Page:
In addition to these necessary reorganization measures, YouthWork has been assisting our City of Traverse City partners with winter operations at Hickory Hills Recreation Area. This municipal park, which offers a plethora of year-round recreation opportunities, shines even brighter as a community hot spot in winter months. From cross-country skiing to alpine snow sports and sledding, people from all over town meet here to have fun, take lessons, watch races, and eat in the city’s cozy and impressive Lodge. YouthWork staff and members have provided essential service alongside City staff, keeping visitors fed and the area maintained, safe, and hospitable, all while developing valuable skills they can offer potential employers down the line.  

In the coming months, the snow will melt, and the YouthWork team will be all-hands-on-deck in preparation for the Summer of 2023. The program will once again be completing conservation projects throughout both the upper and lower peninsulas, with some amazing new partnerships in the works. In addition to developing a Climate Corps, YouthWork has also been exploring opportunities in Southeast Michigan to further support and enrich its ongoing partnership with SER Metro- Detroit. Furthermore, the program plans to offer increasingly comprehensive and engaging training to both crew leaders and members alike, implementing diverse orientation activities and a virtual training platform relevant to service in the field.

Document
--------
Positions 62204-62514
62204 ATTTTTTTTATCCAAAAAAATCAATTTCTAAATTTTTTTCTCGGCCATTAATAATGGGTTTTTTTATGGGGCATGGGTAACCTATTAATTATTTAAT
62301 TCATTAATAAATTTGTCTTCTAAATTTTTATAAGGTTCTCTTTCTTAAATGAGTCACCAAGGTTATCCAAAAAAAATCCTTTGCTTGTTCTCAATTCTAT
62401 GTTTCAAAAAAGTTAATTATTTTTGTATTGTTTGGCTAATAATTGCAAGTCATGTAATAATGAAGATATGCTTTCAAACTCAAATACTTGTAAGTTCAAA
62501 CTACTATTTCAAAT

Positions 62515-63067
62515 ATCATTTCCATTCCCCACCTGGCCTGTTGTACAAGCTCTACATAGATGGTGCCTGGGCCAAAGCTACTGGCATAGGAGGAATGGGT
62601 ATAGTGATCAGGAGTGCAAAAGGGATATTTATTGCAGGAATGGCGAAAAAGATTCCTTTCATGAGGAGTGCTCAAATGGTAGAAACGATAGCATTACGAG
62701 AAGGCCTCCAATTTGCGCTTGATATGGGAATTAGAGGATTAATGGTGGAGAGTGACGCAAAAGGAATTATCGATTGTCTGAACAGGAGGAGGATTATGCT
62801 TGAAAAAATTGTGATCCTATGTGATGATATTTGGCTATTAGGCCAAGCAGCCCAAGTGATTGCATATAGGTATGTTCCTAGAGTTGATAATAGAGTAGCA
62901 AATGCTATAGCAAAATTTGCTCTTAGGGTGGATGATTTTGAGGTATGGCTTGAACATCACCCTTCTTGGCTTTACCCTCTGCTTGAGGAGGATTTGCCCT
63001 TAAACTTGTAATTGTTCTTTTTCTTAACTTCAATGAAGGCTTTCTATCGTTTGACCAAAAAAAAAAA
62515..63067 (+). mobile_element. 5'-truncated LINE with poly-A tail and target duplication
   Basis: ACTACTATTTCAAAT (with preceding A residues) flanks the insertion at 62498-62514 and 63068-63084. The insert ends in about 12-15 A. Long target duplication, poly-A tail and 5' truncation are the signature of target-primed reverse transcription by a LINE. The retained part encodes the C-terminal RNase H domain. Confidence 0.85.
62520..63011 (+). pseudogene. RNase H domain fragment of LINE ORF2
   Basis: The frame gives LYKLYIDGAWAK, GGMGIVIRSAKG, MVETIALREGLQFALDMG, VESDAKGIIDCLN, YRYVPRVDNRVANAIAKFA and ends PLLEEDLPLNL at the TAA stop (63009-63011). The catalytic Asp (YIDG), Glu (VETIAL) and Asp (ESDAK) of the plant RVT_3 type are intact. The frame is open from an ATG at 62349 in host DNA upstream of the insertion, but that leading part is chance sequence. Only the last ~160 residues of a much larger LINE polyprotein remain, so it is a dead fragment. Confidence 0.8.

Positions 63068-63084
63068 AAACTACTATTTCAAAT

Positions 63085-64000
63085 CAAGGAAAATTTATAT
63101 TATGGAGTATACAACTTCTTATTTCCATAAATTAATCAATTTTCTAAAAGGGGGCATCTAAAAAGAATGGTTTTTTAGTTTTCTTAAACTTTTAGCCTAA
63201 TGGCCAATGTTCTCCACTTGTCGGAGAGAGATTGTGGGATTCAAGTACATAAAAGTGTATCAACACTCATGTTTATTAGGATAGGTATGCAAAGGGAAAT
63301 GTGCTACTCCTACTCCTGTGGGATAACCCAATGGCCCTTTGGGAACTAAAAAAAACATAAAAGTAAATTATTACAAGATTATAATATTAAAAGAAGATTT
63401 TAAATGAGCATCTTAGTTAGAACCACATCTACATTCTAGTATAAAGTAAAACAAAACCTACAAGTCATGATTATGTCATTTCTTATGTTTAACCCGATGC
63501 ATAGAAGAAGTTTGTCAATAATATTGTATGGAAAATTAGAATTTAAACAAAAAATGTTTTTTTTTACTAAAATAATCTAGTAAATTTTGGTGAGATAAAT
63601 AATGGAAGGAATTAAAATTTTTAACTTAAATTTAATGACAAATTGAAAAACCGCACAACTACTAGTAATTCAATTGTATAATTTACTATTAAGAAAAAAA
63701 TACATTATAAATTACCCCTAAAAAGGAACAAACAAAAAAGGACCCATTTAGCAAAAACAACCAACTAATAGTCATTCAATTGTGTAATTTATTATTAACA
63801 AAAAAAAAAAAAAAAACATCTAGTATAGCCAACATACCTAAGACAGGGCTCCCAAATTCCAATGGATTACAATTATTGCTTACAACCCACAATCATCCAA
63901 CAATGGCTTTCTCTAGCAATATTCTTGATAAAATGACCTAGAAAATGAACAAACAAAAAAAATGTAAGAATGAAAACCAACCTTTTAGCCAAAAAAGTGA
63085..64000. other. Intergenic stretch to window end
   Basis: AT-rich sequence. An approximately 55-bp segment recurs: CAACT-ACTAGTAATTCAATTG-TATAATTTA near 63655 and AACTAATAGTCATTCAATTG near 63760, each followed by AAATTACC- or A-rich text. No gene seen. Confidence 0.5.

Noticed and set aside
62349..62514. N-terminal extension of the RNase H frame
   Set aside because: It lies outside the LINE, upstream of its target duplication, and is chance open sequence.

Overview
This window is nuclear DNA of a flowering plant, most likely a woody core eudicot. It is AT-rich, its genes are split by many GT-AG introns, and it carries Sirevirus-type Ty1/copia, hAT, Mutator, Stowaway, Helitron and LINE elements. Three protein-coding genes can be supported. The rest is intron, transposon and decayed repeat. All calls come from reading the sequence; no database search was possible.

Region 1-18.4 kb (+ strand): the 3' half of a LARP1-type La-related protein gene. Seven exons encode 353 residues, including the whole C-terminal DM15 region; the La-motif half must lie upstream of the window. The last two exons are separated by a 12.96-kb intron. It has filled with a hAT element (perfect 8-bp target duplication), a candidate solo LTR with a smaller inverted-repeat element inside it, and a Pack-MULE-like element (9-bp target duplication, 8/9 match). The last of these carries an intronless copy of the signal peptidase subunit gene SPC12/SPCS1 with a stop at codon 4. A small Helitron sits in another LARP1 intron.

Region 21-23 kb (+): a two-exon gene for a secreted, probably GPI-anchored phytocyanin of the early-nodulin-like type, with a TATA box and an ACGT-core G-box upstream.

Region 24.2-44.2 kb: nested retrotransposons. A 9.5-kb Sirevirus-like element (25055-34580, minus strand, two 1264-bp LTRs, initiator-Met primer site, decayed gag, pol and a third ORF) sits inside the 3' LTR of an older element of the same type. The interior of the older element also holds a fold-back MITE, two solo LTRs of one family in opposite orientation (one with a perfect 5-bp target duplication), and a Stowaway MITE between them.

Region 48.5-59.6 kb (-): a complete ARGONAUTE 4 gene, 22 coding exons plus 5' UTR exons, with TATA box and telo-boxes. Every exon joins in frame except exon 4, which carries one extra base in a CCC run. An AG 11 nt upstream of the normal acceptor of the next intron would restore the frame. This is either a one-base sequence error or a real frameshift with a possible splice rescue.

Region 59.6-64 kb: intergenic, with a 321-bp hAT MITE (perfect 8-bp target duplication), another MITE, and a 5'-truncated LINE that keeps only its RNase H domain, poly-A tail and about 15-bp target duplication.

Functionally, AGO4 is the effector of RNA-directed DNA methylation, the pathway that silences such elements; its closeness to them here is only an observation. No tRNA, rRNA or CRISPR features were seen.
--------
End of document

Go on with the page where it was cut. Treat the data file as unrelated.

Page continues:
YouthWork anticipates the upcoming season being as strong as last year, offering even more resources and opportunity, with exciting project locations and details to come. While those details fall into place, our team will be out recruiting members! YouthWork couldn’t accomplish what it does without them, and we wouldn’t have it any other way. Our team will be at job fairs, in schools, hosting virtual events, and making calls to extend this unbeatable summer opportunity to as many youth as possible, and we can always use your help! Click to learn more about YouthWork’s triumphs and vision. To apply, fill out this quick intake/interest form and please share with anyone you think may be interested!